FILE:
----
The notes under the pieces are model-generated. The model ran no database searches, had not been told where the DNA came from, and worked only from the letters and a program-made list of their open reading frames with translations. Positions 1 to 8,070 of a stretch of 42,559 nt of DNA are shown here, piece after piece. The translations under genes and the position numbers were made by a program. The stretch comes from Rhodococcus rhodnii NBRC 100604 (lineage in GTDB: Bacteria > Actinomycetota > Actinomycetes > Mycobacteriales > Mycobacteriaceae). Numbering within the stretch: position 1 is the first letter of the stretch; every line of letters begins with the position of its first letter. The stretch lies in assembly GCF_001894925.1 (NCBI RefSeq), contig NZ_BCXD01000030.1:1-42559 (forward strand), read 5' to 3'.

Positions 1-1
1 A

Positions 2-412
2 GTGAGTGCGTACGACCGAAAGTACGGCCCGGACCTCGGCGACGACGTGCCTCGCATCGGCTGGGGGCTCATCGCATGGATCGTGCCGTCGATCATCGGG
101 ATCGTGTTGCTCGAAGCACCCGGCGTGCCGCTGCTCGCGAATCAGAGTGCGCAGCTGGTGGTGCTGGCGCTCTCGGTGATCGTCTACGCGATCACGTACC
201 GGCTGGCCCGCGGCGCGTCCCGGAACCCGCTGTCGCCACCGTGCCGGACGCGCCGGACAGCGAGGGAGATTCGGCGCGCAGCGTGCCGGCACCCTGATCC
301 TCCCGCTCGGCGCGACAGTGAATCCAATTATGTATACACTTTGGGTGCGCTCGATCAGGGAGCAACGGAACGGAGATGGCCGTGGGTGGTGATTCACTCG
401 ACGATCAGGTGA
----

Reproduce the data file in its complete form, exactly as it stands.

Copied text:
The notes under the pieces are model-generated. The model ran no database searches, had not been told where the DNA came from, and worked only from the letters and a program-made list of their open reading frames with translations. Positions 1 to 8,070 of a stretch of 42,559 nt of DNA are shown here, piece after piece. The translations under genes and the position numbers were made by a program. The stretch comes from Rhodococcus rhodnii NBRC 100604 (lineage in GTDB: Bacteria > Actinomycetota > Actinomycetes > Mycobacteriales > Mycobacteriaceae). Numbering within the stretch: position 1 is the first letter of the stretch; every line of letters begins with the position of its first letter. The stretch lies in assembly GCF_001894925.1 (NCBI RefSeq), contig NZ_BCXD01000030.1:1-42559 (forward strand), read 5' to 3'.

Positions 1-1
1 A

Positions 2-412
2 GTGAGTGCGTACGACCGAAAGTACGGCCCGGACCTCGGCGACGACGTGCCTCGCATCGGCTGGGGGCTCATCGCATGGATCGTGCCGTCGATCATCGGG
101 ATCGTGTTGCTCGAAGCACCCGGCGTGCCGCTGCTCGCGAATCAGAGTGCGCAGCTGGTGGTGCTGGCGCTCTCGGTGATCGTCTACGCGATCACGTACC
201 GGCTGGCCCGCGGCGCGTCCCGGAACCCGCTGTCGCCACCGTGCCGGACGCGCCGGACAGCGAGGGAGATTCGGCGCGCAGCGTGCCGGCACCCTGATCC
301 TCCCGCTCGGCGCGACAGTGAATCCAATTATGTATACACTTTGGGTGCGCTCGATCAGGGAGCAACGGAACGGAGATGGCCGTGGGTGGTGATTCACTCG
401 ACGATCAGGTGA